What a wonderful time to be alive! In a universe where we can experience the highs and lows of comic books turned into films like the highs of Captain America: Civil War, Deadpool, Dr. Strange and other Marvel films to the lows of… well… pretty much every DC film after The Dark Knight Rises. Batman has been presented as a brooding loner throughout the years and it was about time that someone turned that into hilarious INTENTIONAL comedy. We got a glimpse of this Lego Batman character in The Lego Movie released in early 2014 and he was basically a bitter asshole who hated everyone and was way too serious about everything. Will Arnett made such an impact though that the studio just had to give him his own stand-alone movie, which at first made me nervous. It seemed like a typical cash-in idea (see: Minions) and usually when that happens, it can result in less-than-inspiring results but here I was ecstatic with the images thrown at the screen.
The film’s story carries over the Batman character from the aforementioned Lego Movie but that’s where the similarities end. Batman (Will Arnett) is a dark, brooding character and a committment phobe. He can’t even commit to the idea that the Joker (Zach Galifianakis) is his greatest enemy, a non-statement that seems to put the green-haired villain in a state of depression so that he gives up crime and gives himself in to the law. While Batman is romantically transfixed by the new police commissioner, Jim Gordon’s daughter Barbara (Rosario Dawson), he also adopts a young orphan (Michael Cera), unbeknownst to him. While living mostly in solitude but with his trusty butler Alfred (Ralph Fiennes) at his side, Batman must eventually face his fears when a new diabolical group of villains emerge and they aren’t the fears that you would normally expect in a superhero movie. Many, many in-jokes and comic mayhem ensue.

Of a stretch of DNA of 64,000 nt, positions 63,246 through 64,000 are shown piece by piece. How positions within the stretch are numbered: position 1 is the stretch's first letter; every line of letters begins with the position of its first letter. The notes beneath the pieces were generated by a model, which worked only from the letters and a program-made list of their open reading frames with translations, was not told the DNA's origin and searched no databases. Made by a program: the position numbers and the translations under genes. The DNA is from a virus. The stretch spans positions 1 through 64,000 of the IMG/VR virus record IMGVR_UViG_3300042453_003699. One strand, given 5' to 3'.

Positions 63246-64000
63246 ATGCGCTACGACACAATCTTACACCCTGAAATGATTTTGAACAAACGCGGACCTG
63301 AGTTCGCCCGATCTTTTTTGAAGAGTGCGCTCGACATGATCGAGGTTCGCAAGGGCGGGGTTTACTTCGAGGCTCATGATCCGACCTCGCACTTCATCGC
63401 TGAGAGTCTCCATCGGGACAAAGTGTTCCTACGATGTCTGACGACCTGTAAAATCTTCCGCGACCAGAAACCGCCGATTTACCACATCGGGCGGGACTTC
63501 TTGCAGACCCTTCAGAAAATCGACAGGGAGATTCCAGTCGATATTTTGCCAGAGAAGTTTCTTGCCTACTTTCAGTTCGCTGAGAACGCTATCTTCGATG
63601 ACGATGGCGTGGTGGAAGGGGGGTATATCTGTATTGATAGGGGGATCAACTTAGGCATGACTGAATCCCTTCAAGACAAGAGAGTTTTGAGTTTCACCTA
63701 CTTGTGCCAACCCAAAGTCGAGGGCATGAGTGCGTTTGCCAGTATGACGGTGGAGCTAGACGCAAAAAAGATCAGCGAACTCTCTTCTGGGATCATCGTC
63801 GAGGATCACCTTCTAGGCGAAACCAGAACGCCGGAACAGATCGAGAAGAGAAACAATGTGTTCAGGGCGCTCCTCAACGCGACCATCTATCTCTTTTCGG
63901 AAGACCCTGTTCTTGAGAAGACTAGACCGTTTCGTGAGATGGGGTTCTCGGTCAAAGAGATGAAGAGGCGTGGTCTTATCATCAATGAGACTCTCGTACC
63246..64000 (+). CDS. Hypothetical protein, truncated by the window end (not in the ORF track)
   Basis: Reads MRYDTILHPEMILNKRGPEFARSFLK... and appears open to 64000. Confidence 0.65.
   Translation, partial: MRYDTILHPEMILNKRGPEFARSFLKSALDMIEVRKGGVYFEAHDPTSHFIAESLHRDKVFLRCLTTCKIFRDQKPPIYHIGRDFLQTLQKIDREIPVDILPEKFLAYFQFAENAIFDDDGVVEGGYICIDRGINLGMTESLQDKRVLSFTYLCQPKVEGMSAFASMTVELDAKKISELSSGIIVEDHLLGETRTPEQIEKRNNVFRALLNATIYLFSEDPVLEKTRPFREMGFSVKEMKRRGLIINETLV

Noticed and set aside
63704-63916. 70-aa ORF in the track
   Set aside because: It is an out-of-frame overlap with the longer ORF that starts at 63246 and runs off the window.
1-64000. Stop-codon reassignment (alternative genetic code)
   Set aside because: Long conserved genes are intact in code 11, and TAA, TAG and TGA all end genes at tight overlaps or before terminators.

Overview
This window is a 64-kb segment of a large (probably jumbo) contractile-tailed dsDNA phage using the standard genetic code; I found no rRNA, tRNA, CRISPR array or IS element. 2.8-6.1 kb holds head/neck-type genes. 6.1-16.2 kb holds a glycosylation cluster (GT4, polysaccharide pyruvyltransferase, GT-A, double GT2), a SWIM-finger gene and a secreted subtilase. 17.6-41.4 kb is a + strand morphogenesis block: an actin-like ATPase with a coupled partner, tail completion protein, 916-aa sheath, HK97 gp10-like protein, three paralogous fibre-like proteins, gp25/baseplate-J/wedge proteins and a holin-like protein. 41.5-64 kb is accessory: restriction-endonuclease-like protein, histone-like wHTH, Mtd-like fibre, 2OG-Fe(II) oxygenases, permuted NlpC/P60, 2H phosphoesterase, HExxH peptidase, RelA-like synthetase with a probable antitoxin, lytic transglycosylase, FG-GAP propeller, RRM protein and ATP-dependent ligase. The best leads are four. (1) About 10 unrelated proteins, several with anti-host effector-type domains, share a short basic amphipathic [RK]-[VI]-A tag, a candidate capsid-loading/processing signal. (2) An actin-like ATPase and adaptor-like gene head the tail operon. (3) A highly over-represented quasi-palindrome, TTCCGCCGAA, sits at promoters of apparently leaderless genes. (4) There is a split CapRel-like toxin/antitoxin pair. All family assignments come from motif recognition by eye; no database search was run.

As I am sure you can tell by now at this point in the review, I LOVED this movie. When I first saw The Lego Movie a few years ago, I was convinced that it was one of the smartest animated movies I had seen in a long time and one that completely defied my low expectations. Well, they did it twice because I didn’t think they could recreate the magic again but they did and it might’ve been even better. Obviously, the biggest selling point is the style of humour in these lego movies. Phil Lord and Christopher Miller’s sensibilities are all over this movie even though they didn’t write or direct it, per se. These are the same guys who used their off-the-wall humour on movies like Cloudy with a Chance of Meatballs, 22 Jump Street and shows like Clone High and The Last Man on Earth. I’m at the point where I will see anything that they are remotely attached to in any way, shape or form. Any movie that starts off with Batman narrating the opening music/logos/text on the screen should give you an indication of what you’re in for with this one. From its fourth wall-breaking opening to its extensive large-scale action scenes, the film is certainly never boring.